An 11-month moratorium was approved Tuesday on a planning tool that trades density bonuses for open space guarantees on large rural properties.
Landowners won’t be able to use the planned residential development tool until Jan. 1, 2014. Commissioners approved the freeze 4-1, with Barbara Allen casting the "no" vote.
County planners initially proposed a moratorium through the end of October, but commissioners said that date was unrealistic. They wanted to put the temporary ban in place so they can update land-use regulations for outlying portions of the county.
"I'm not saying that all [planned residential developments] are good or bad," county commissioner Ben Ellis said Tuesday. "It’s a complex issue that we need space to handle from a regulatory perspective."
Landowners didn’t raise any complaints about the proposed freeze, which commissioners have been discussing for several months. But some board members were hesitant to put the moratorium in place, let alone extend its length.
“I want to make sure that we’re realistic, but I also want to get this done in the shortest amount of time possible,” county commissioner Melissa Turley said.
Allen said the ban could make it difficult for landowners to plan.
“What happens when we keep pushing it out?” she said. “What if someone is trying to do estate planning? What this is doing is creating uncertainty that is unfair to our landowners.”
The tool has been discussed by commissioners to allow them time to put new regulations in place. They’re entering the first phase of turning the Jackson/Teton County Comprehensive Plan into new rules.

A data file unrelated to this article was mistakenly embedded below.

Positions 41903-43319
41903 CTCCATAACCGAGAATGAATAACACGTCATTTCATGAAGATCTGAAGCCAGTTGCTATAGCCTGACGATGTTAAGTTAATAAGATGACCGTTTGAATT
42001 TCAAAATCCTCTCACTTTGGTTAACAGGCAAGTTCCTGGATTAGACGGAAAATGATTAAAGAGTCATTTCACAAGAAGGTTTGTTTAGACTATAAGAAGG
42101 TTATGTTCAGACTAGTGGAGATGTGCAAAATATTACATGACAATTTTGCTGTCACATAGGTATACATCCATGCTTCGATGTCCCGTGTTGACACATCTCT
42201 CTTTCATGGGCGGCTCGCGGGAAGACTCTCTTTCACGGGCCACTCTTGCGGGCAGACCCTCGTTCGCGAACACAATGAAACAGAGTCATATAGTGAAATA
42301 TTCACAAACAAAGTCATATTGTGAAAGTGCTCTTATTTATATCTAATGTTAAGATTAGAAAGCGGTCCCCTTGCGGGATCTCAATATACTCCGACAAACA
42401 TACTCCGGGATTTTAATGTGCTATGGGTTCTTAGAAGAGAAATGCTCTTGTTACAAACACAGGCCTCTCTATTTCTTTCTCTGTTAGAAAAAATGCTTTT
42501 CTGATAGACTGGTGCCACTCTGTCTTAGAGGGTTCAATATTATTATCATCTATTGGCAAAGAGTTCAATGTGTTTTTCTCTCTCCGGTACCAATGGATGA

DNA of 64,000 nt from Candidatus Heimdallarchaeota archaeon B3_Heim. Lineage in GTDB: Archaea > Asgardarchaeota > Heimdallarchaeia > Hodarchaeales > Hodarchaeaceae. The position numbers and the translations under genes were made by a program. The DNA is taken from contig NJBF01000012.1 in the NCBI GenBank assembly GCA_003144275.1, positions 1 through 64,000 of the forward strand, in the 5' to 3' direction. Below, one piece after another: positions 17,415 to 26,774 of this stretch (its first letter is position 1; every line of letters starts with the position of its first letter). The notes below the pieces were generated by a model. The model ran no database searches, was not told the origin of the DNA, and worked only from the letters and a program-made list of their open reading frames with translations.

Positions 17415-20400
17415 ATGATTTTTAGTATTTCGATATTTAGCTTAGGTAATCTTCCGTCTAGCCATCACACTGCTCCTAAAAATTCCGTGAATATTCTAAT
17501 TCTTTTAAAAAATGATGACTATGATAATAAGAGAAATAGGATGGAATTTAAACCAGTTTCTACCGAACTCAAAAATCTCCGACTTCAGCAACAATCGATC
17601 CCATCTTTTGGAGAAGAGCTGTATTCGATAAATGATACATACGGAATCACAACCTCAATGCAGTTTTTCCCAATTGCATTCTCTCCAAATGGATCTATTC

While town planners are trying to tackle new rules for downtown Jackson, including rules for hotels, county planners are focusing their attention on the rural parts of the valley.
The main goal of the new comprehensive plan is to ensure that new development is directed to existing neighborhoods, away from large, open tracts of land and wildlife habitat. To do so, county planners must find a way to encourage landowners not to develop visually and ecologically important land or, conversely, implement restrictions to discourage the practice.
The planned residential development tool is most often used in the parts of the county that the new comprehensive plan seeks to protect. Planners have estimated that it accounts for more than half of the development potential in the unincorporated parts of the county.
“Because the county seeks to direct future growth out of rural areas, the development potential allowed by the [tool] is likely to decrease,” planners said in a report prepared for comâ?¨missioners.
The moratorium applies to any applications submitted to the county planning office after Jan. 31. However, the ban includes a provision that allows for “reasonable exceptions” to the moratorium.